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Feeling Fishy – Try These Classic Fish and Chips

Fish and chips is one of those meals that you probably have at certain restaurants or pubs but never really think about making yourself. The problem with fish and chips is that you may get some that taste really good when you are out and you feel like you can never duplicate that at home or that you get some that are really bad and it can turn you off from them altogether. Add on to the problems by knowing that make fish and chips can be a bit laborious and messy, leading to a big clean up and a whole lot of oil that you need to try to get rid of. We like fish and chips in our house but I do not make them often quite simply because it is a lot of work and a lot of cleanup, even if I use the deep fryer to make them. However, with Michelle away on business, Sean asking me about them and me finding some really nice looking cod on my visit to Hudson Valley Seafood, it all led up to me taking out the deep fryer and trying this Craig Claiborne recipe from the New York Times for fish and chips.

Classic Fish and Chips

For the Beer Batter:

1 cup all-purpose flour

1 tablespoon corn, peanut or vegetable oil

1 large egg, separated

¾ cup beer at room temperature

¼ cup warm water

Salt to taste, if desired

For the Chips:

12 to 16 Idaho potatoes, about 4 pounds

Fat or oil for deep-frying

For the Fish:

4 skinless, firm-fleshed white fish fillets (such as cod), about 1 1/2 pounds 

Tartar Sauce, for serving

Lemon wedges, for serving

Put the flour in a mixing bowl and make a well in the center. Put the oil and egg yolk in the well. Add the beer, stirring with a wire whisk. Stir in the warm water and the salt. Cover the bowl and let the batter stand for an hour or longer in a warm place.

Peel the potatoes and cut them into sticks that resemble french fries. Each stick should measure about half an inch thick, half an inch wide and two inches long. As the potatoes are cut, drop the sticks into cold running water. There should be about eight cups of potato sticks.

Meanwhile, cut the fish crosswise into pieces about five inches long and set them aside.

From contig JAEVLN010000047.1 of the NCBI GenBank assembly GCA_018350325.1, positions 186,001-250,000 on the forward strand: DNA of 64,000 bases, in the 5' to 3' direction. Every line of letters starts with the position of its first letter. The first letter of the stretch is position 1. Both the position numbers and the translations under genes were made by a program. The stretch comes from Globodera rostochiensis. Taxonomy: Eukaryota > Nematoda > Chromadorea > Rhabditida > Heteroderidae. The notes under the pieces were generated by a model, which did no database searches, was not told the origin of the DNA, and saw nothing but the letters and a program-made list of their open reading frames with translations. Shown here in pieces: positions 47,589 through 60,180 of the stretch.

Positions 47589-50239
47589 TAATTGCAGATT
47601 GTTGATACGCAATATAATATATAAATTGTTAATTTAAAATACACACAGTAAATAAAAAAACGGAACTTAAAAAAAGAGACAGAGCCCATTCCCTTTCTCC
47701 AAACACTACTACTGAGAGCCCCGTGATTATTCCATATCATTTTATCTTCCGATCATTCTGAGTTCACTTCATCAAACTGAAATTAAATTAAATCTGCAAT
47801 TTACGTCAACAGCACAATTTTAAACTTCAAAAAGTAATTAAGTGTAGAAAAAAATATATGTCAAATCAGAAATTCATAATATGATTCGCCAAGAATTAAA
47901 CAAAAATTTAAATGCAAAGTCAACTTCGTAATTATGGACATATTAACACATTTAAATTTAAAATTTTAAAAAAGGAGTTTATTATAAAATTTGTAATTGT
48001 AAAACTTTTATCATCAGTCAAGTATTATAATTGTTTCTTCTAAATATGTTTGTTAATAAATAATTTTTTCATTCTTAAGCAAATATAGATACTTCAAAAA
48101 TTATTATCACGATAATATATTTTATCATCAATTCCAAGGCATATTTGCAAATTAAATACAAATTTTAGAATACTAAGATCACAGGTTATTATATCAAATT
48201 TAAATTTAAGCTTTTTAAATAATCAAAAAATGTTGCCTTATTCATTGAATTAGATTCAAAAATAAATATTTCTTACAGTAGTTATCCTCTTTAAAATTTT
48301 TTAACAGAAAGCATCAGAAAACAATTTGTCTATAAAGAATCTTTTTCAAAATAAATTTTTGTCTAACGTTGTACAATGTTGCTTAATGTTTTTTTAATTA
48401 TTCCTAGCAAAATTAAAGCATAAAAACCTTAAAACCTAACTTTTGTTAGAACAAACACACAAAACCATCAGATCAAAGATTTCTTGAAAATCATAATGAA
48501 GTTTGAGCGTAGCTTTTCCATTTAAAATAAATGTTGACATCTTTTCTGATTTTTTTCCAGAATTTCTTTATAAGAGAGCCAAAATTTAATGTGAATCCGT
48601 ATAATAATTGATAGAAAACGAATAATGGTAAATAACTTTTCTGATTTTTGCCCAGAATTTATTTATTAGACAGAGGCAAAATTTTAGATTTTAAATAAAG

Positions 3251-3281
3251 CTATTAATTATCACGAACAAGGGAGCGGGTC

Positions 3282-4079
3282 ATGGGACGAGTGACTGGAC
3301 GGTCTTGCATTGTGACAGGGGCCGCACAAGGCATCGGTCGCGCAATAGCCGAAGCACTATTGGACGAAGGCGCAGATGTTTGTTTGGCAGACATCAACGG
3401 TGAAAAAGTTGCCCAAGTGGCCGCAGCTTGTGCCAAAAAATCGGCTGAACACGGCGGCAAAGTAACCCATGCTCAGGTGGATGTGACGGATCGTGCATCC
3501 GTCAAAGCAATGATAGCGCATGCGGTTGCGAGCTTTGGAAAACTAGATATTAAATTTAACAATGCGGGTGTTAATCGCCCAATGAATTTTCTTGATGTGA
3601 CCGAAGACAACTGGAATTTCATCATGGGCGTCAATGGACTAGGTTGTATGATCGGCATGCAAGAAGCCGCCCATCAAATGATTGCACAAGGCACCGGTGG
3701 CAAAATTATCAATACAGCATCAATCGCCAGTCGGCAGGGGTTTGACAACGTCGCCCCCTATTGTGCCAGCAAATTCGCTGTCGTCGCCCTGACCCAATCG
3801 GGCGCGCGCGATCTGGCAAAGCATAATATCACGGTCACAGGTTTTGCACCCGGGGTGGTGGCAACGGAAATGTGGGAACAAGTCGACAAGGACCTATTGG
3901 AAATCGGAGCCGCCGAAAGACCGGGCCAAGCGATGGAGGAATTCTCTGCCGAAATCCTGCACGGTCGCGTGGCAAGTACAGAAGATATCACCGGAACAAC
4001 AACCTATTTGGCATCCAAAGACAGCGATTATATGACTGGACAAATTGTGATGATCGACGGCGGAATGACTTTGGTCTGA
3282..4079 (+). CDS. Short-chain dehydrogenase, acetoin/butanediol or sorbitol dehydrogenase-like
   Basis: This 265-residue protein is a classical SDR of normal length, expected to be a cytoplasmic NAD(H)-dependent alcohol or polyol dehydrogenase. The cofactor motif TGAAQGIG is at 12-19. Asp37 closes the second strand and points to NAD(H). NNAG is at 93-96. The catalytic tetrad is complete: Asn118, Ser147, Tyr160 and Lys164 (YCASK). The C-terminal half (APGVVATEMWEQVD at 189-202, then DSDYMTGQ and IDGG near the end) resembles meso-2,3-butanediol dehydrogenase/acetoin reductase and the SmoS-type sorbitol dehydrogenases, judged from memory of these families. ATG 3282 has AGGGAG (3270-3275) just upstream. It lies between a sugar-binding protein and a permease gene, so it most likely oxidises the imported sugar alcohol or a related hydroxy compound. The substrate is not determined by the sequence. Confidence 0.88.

When you are ready to cook, drain the potatoes well and pat them dry.

Heat the oil to 325 degrees in a deep fryer; this heat is for preliminary cooking. Add the potato sticks and let them cook for about four minutes or slightly less. The sticks will not yet be browned and crisp. Lift them from the fat and drain them on paper towels.

Heat the oil to 375 degrees. Return the potatoes to the deep fryer and cook them until they are crisp and golden brown, about two to three minutes. Remove the potatoes from the oil and drain them on paper towels.

Beat the egg white until it is stiff and fold it into the batter.

Reduce the heat of the fat in the deep fryer to 360 degrees.

Dip one piece of fish fillet at a time in the batter, then drop it into the oil. Cook two or three pieces at a time but don’t crowd the cooker. Cook the fish until one batch is crisp and golden brown, about three minutes, then remove the pieces of fish and drain them on paper towels. Continue the cooking process until you have cooked all the fish and the pieces are done.

Serve the hot fish with the potatoes. In England, fish and chips are traditionally served with a bottle of vinegar – preferably malt vinegar – and salt to be sprinkled on both the fish and potatoes. You can also serve them with tartar sauce (homemade or store-bought) and lemon wedges, if desired.

I chose to try this recipe because it seemed to be the most basic to follow and looked like it would turn out good results. I cut the recipe in half since I was making this for just two of us and it was plenty of fish and chips for two. I used a basic lager for the beer but you could use any type of beer you want. Just remember certain flavors and stronger beers will leave a stronger taste to the batter so you want to consider what you are using. The chips came out perfectly, nicely browned with good flavor and bite to them. The fish was also great and Sean and I really liked the batter. It was perfectly crisp and had good flavor and he fish was cooked well, nice and moist and flavorful. I’m not going to lie – the clean up was a bit of a pain, but it was worth the effort to do this once in a while to make a really nice meal that you may not have that often.